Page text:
On May 22, The Janesville Gazette (Wisc.) ran a story about Sally Vogl-Bauer, a University of Wisconsin-Whitewater professor, suing a former graduate student over allegedly defamatory statements made online.

Vogl-Bauer contends the former student made false statements through YouTube, Blogger.com and TeacherComplaints.com about her treatment of the student. According to court documents, the student called her “degrading, demeaning, verbally attacking,” and caused him to fail out of school.

The student did not comply with Vogl-Bauer’s request to remove the posts. Thus, she initiated this lawsuit in which she is seeking punitive damages, plus attorney fees and court costs.

This is obviously not the first time a teacher or professor has been involved in a defamation lawsuit. But these lawsuits have not arisen frequently in the internet context to date.

While not an American case, in March, an Australian music teacher was awarded $AUS105,000 in damages for defamatory Facebook and Twitter posts. In that case, the son of a former music and arts department head wrote disparaging comments about the woman who succeeded his father after he left for health reasons.

Teacher, professor reviews are on the rise

Whether or not the graduate student’s posts online were, in fact, defamatory, the “About Us” section on TeacherComplaints.com unintentionally reiterates the power of a potentially defamatory review:

TeacherComplaints.com uses the enormous power of the internet, social networking & national media to get you help dealing with your situation.

As it should be clear from our other blog posts and tweets, online ratings and reviews are very prevalent and seem to be gaining in popularity.

Several articles about the Vogl-Bauer case mentioned RateMyProfessors.com, which is the largest professor rating website. According to the website, it is home to more than 14 million ratings about 1.3 professors and 7,000 schools.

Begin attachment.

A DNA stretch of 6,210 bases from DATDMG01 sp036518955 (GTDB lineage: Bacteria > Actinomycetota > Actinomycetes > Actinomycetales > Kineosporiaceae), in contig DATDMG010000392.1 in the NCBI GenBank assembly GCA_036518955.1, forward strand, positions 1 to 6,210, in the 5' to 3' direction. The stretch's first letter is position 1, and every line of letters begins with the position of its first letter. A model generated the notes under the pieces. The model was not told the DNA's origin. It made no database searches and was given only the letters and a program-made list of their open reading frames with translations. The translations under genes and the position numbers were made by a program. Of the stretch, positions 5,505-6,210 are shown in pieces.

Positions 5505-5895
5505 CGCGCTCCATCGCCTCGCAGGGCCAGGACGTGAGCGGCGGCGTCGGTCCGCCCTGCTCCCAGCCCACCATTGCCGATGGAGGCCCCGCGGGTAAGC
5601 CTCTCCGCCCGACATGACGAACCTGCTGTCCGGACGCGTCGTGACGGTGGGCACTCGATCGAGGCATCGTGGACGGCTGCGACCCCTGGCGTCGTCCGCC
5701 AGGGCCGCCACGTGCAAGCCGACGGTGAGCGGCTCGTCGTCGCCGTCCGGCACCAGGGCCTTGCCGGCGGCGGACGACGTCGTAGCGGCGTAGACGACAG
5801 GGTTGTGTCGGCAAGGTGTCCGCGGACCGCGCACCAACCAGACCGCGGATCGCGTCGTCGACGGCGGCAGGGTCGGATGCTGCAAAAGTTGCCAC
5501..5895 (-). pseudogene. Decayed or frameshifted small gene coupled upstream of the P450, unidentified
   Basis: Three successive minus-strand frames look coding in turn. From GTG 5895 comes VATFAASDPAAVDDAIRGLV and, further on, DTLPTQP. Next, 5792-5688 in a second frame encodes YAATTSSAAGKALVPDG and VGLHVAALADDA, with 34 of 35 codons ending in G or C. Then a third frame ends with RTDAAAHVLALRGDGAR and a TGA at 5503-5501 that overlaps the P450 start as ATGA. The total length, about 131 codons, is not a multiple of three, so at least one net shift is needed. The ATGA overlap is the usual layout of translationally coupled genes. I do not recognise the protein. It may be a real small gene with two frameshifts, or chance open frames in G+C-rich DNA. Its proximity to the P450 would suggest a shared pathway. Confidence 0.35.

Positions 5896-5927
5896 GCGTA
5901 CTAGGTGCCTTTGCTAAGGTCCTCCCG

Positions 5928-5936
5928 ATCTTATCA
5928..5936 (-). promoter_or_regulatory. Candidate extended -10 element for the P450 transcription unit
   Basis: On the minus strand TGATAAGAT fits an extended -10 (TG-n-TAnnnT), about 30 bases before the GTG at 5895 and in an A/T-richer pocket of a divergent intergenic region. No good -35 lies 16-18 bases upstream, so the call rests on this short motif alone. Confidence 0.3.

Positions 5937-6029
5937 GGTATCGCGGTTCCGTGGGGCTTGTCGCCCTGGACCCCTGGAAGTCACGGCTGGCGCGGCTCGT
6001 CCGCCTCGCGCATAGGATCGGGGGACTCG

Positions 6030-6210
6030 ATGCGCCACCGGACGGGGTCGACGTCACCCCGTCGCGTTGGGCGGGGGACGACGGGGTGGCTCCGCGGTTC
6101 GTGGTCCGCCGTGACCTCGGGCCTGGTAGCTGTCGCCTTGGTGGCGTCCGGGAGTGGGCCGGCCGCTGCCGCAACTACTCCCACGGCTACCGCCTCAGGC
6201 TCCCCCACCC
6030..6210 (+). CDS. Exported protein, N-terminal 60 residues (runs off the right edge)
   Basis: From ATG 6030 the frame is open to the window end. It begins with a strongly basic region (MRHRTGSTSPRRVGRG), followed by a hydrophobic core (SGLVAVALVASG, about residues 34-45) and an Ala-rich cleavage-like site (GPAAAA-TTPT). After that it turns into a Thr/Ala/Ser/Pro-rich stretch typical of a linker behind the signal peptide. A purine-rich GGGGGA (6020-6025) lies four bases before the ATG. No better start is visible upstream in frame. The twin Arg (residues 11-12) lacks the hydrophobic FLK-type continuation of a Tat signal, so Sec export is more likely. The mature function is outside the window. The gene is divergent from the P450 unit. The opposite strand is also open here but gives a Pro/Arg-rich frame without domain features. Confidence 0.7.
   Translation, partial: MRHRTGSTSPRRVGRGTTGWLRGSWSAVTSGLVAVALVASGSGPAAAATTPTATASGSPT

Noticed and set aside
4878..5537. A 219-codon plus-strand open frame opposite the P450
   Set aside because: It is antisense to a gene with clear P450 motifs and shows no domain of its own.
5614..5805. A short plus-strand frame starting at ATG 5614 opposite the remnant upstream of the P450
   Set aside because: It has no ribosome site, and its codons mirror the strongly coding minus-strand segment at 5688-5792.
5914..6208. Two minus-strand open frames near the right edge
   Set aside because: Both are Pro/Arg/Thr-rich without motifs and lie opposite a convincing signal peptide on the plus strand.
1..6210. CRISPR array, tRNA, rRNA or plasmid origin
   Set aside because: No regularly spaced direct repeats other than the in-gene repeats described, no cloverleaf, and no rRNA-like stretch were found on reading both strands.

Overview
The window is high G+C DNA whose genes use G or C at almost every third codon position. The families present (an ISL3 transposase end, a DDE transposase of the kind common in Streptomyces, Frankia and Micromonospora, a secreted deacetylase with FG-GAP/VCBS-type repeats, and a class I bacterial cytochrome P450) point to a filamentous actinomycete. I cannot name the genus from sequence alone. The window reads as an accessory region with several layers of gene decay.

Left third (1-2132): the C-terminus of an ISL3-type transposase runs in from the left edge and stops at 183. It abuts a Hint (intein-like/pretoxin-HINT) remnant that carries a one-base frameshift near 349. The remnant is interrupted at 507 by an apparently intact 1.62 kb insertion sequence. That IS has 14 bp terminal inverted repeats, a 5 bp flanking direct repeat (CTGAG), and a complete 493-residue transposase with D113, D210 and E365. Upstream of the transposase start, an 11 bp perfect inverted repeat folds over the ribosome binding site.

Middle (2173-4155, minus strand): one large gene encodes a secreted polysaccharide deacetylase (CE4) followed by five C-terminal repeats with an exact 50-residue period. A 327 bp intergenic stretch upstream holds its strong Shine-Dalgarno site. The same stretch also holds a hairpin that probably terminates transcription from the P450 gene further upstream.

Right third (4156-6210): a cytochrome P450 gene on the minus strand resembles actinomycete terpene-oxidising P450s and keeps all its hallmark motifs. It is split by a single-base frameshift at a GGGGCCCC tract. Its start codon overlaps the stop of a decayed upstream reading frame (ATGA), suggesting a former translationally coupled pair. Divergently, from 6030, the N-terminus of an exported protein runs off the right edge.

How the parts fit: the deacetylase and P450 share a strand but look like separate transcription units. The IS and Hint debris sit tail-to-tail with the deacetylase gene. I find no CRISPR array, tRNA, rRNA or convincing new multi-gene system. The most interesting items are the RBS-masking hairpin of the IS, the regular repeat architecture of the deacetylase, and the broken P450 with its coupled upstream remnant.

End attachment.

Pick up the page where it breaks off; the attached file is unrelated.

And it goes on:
It is common practice for college students to browse professors before making course selections for future terms. While students can opt against taking a professor’s course if he or she has less than stellar ratings, it is not as though the students will go to another university to fulfill a few credit hours, a la picking another restaurant, doctor, hotel, etc. over those with bad ratings.

But this does not mean disparaging remarks about a professor cannot be harmful. Thus, with so many ratings and comments about professors on RateMyProfessors.com, it would not be a surprise to see a defamation lawsuit arise out of statements made on that website.

Navigating defamation issues on RateMyProfessors.com

RateMyProfessors.com allows users to create accounts, but registration is not required. Thus, if a professor is defamed and seeks to identify the wrongdoer, he or she may not be able to obtain identifying information such as a name or email address.

However, the website – which is a subsidiary of Viacom International Inc. – does disclose information about posters when legally compelled to do so. Thus, a subpoena can be issued to obtain an internet protocol address (“IP Address”), which can be used to identify the author of defamatory comments.

Since websites typically do not maintain certain information for extended periods of time, it is important to act quickly in attempting to secure an IP Address (especially if no personal information was provided). Of course, due to student-professor relationships – especially with smaller classes – it may be possible to identify a student in certain situations, based on the content of their statements.

RateMyProfessors.com will remove content that runs counter to its Site Guidelines, which includes a policy against posting harmful content such as defamatory material. Therefore, in the event of potential defamation – perhaps depending on the severity of the statements made – the easy solution may be to simply have a defamatory review removed from the website.